One Night Only: Doc Halladay v. Big Johnson

Tonight’s main event is of the “no-brainer” variety.

In other words, you can watch it even if you don’t have a brain.

Florida at Philadelphia | Wednesay, June 09 | 7:05pm ET
Starting Pitchers
Marlins: Josh Johnson (NERD: 10)
77.0 IP, 9.00 K/9, 2.81 BB/9, .286 BABIP, 48.5% GB, 4.8% HR/FB, 3.25 xFIP

Phils: Roy Halladay (NERD: 10)
93.0 IP, 7.45 K/9, 1.26 BB/9, .302 BABIP, 53.4% GB, 4.3% HR/FB, 2.93 xFIP

First, It Needs to Be Said
The NERD scores you see above are slightly different than the ones I introduced to the wide readership last week. One of the biggest flaws of NERD 1.0 was the total absence of velocity as a component. In NERD 1.1 — or whatever’s the nerdiest possible name for it — I’ve added the absolute value of each pitcher’s z-score (i.e. standard deviations from the mean) for velocity. That gives a bump not only to Ubaldo Jimenez (+2.23) and Justin Verlander (+1.95), but also to Tim Wakefield (+6.10) and Jamie Moyer (+3.30). I’ll submit a recalculation, probably with some other improvements, as soon as sloth allows.

Second, It Also Needs to Be Said
There are only five pitchers (out of about 160) with perfect NERD scores at the moment: Cliff Lee, Dan Haren, Francisco Liriano, and the two guys pitching tonight. Actually, go ahead and add Stephen Strasburg to that list, just for Esses and Gees. Still, that’s not too many.

Watch For
• Roy Halladay’s Command. Is there a difference between command and control? I’m not convinced — although I’m willing to be. In any case, if there is a difference, my bet is that Halladay is likely an object lesson in such a thing. It’s not just that Halladay doesn’t walk guys — Doug Fister has about the same BB/9 — it’s that he owns the strike zone.
• Josh Johnson’s Fastball. Johnson has the fourth-fastest average fastball velocity among qualified starters. Not until I engaged upon this absurd experiment — i.e. NERD and its attendant concerns — have I truly realized how thrilling velocity is to behold. And it’s some combination of velocity and placement that gives Johnson’s fastball a 9.2% whiff rate on the season — compared to a 7% or so whiff rate across all major leaguers on same pitch.
Mike Stanton, Part Deux. The 20-year-old outfielder made his debut for Florida yesterday. Here’s his line from Double-A Jacksonville: .311/.441/.726. So, uh, that happened.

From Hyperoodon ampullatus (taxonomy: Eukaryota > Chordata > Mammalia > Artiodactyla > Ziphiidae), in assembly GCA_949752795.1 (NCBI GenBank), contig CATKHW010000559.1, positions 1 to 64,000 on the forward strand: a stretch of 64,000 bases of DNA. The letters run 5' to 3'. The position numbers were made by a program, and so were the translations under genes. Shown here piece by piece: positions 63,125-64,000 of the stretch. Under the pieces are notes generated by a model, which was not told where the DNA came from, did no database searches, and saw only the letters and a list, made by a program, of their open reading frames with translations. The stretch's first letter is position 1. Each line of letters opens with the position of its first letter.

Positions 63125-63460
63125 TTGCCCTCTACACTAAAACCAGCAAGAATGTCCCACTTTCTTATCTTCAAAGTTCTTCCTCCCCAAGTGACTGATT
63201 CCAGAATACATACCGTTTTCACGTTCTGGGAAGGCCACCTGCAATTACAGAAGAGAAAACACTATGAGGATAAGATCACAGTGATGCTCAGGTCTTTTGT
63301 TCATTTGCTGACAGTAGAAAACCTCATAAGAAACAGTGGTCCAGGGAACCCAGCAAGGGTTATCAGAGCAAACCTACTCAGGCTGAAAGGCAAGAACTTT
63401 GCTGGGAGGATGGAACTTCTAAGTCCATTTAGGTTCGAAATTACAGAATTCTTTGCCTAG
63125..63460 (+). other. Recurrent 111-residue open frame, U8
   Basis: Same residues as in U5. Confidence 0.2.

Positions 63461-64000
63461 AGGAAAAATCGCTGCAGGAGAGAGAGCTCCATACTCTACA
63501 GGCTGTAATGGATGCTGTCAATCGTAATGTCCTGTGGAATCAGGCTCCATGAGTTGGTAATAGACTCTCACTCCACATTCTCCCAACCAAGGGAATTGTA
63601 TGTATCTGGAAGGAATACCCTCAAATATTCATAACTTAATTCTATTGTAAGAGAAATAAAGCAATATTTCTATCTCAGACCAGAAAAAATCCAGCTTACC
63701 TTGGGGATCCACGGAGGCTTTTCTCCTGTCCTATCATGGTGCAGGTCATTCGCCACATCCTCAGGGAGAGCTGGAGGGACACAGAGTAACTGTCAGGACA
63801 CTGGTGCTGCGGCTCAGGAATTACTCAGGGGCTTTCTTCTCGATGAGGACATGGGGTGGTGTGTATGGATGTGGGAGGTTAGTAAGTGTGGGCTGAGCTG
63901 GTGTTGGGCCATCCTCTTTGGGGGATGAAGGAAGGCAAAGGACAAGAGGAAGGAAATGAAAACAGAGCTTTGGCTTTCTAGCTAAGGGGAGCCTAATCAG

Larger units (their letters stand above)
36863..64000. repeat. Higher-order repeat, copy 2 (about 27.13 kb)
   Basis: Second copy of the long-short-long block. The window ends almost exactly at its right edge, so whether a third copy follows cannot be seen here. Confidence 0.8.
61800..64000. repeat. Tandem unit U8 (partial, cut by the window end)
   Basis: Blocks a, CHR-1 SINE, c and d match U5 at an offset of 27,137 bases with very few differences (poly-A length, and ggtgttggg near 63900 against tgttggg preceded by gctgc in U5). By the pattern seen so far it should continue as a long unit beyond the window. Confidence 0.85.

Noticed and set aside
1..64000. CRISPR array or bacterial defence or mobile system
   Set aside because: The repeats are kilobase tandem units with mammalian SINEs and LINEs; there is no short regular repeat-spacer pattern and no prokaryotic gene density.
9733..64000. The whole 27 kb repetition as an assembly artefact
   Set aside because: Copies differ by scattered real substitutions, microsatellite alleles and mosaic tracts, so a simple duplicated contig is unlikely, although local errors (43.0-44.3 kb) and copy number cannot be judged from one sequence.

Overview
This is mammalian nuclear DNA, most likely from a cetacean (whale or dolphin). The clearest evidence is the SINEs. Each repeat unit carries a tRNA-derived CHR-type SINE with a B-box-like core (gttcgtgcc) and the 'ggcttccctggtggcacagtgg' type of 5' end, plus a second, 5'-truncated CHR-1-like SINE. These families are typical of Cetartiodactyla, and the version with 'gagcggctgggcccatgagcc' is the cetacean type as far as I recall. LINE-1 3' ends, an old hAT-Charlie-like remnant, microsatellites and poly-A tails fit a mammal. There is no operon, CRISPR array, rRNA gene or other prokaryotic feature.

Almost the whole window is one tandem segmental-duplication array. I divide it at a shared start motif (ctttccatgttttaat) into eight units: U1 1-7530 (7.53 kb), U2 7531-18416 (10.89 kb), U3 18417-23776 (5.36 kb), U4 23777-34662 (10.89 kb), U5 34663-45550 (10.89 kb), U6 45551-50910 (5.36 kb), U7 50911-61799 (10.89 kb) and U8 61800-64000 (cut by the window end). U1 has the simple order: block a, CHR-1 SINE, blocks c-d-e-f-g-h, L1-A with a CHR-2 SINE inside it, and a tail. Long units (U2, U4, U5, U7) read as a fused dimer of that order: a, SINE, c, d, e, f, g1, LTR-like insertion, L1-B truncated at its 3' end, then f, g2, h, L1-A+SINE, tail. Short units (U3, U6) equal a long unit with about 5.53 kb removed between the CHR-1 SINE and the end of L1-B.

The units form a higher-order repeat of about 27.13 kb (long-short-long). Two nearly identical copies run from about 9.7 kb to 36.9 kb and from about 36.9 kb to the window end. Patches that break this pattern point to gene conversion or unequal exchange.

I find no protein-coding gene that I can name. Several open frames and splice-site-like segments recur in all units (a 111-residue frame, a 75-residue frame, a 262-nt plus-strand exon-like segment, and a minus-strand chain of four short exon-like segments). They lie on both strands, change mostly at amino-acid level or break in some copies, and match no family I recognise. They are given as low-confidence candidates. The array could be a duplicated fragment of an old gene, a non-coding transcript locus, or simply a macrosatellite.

If I Had My Druthers
• Hallday would throw his cutter to lefties a whole bunch. Halladay can throw said pitch right at the back foot of a lefty batter. Like, he threw two of them to Chase Headley in the the third inning of his last start. Headley swung and missed at both. Voila:




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Carson Cistulli has just published a book of aphorisms called Spirited Ejaculations of a New Enthusiast.


12 Responses to “One Night Only: Doc Halladay v. Big Johnson”

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  1. Bradley says:

    So when will NERD be added to the player pages?

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  2. Mowses says:

    I second that request.
    Big fan of the NERD. Go ahead and add to the dashboard or something.

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  3. Mark says:

    Control is how well you can throw strikes/not walk people. Command is how well you can put the ball where you want it. Kevin Slowey has great control. Kevin Slowey does not have great command.

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  4. neuter_your_dogma says:

    This is a sequel actually. Hoping for a trilogy down the road.

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  5. Adam W says:

    I always thought “command” meant the repeatability of a pitch. If you have perfect command over your breaking ball, it would show the same amount of vertical and horizontal movement every time.

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  6. Lance W says:

    I feel like this post would have made anyone who listened to it very happy the first time around.

    If I had my druthers, both pitchers would provide an encore, but especially Halladay.

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  7. Matt says:

    “Big Johnson”?

    Really?!?!

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    • I mean, he’s 6’7″, 250 lbs. That’s a pretty big Johnson.

      Mind you, it’s not the BIGGEST Johnson I’ve seen. That distinction belongs to Randy Johnson, obviously.

      Nick, Reed, Rob: all smaller Johnsons.

      Even Walter Johnson — despite being known as Big Train — was only 6’1″, 200.

      Actually, maybe Bigger Johnson is a more appropriate nickname for Josh Johnson.

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  8. Sean says:

    What about age? Everybody likes to see younger guys and rookies.

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    • anon says:

      and Jamie Moyer. (or maybe it’s just me…)

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      • Sean says:

        Yeah, I was thinking about that, but Jamie Moyer and Tim Wakefield are really the only old guys that I like to see pitch and they’re already getting bonuses for fastball velocity (or lack thereof).

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  9. CircleChange11 says:

    Big Johnson? Like the old t-shirts? I had the “liqour in front, Poker in rear” one in college. Too cool. Not really.

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